Edith: You bet, Pat. (She looks back at her husband in the audience with a beaming smile. She can hardly control herself.)
Pat: OK, Edith from Rapid City, you have five seconds. Ready?
Edith: Let’s do it! (She clenches her fist. The stage lights dim.)
Pat: OK, Vanna. (Pause The board reads---)
Q ‘ A P H C H I K ‘ I J L L U
Pat again: Five seconds, go…
Edith: Uh, but, what the @#!% is that? Uh….umm….quopasjew, no wait…qapchalikeum, no it’s…Oh, hell, just give me the toaster!
Pat: (Buzzer sounds and stages lights come back on) Oh, I’m sorry!
OK, back to Cusco…
Rosalinda and I find a broken and abused playground. It has fallen into disrepair. Chains intended for the swings no longer connect to the seat. There is shattered glass about. The seesaws
Say This Three Times Fast
Say it at all if you can. It probably means "Main Street" in Quechua...
are terribly uncomfortable and the fulcrum is cracked. The only functioning amusement is a suspended tire about a foot above the sandy ground. We take photographs not just of the playground, but of all of Cusco spread out below us. On the steep hill that falls into downtown, homes are no longer the high gloss whitewashed sturdy constructions. Rather they are of dried mud bricks. Some are leaning very dangerously downhill. I fear what would happen to the foundations in a torrential downpour. In a small back patio a portly woman has hung out her laundry. The line is connected between a hook in the wall of her home and the chain link fence of the playground. Directly above is a basketball court. No hoop is connected to either of the backboards. Instead the backboards are advertisements for Cusqueña beer. Sticks and stones hold down the all-too-familiar corrugated metal roof of the open washroom. A rainbow of colored buckets is stacked up against a support pole. A bundle of newly foraged branches and twigs rests on the top of a short hill. A bearded old man hobbles to us, desperate for conversation. He tries to help us with something we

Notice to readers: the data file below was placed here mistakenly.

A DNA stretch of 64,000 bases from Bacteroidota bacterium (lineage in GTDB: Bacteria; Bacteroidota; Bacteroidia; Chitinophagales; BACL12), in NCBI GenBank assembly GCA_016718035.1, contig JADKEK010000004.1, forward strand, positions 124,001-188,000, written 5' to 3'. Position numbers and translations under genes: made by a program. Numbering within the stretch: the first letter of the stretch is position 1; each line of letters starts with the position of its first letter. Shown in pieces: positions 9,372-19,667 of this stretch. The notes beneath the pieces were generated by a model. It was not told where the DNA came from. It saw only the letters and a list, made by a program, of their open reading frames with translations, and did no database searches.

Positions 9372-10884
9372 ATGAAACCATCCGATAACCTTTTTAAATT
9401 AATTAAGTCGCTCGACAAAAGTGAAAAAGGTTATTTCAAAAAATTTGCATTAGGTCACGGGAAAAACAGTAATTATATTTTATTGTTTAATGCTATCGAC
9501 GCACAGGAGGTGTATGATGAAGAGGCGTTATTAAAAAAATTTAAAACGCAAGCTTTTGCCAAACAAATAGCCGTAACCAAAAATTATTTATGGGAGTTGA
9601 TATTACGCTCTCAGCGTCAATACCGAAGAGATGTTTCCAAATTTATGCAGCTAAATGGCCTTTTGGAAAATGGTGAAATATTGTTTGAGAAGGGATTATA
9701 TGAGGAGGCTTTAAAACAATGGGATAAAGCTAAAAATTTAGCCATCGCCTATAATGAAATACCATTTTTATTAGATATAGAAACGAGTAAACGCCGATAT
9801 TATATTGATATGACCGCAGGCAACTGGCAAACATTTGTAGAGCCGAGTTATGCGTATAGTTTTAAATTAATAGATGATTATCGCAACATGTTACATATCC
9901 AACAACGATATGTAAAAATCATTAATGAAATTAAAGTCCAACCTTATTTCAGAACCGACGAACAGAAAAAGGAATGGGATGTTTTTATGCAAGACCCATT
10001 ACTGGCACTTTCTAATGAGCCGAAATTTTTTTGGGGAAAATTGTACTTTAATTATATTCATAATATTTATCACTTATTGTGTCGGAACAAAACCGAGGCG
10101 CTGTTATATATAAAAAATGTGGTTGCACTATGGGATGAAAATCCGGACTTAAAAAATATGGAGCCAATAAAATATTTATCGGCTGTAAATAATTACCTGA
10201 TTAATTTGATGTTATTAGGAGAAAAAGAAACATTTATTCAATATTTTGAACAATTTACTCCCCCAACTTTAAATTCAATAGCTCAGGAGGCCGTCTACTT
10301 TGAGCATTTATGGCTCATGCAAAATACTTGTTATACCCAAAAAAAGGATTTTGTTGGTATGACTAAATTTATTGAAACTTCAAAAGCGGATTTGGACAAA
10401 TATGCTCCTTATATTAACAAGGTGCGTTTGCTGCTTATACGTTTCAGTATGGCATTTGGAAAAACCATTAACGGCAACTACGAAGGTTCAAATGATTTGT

It's easy to like this part of town. It keeps you in shape, too...
didn’t want or ask for. His speech is indecipherable. A great deal of the lisping is due to his three visible teeth. The scene is awkward. We try to pay attention. Soon enough he was on his way carrying on a conversation of which we were no longer a part.
“Shall we go back down now?” Rosalinda suggested.
“You mean back down to Cusco, or should we stay up here in Peru?” She knew what I meant. “When people come to Cusco, do they ever think of this?”
“No, I don’t think so.” This is the Peru she knows, not the neon lights of restaurants or fine jewelry shops.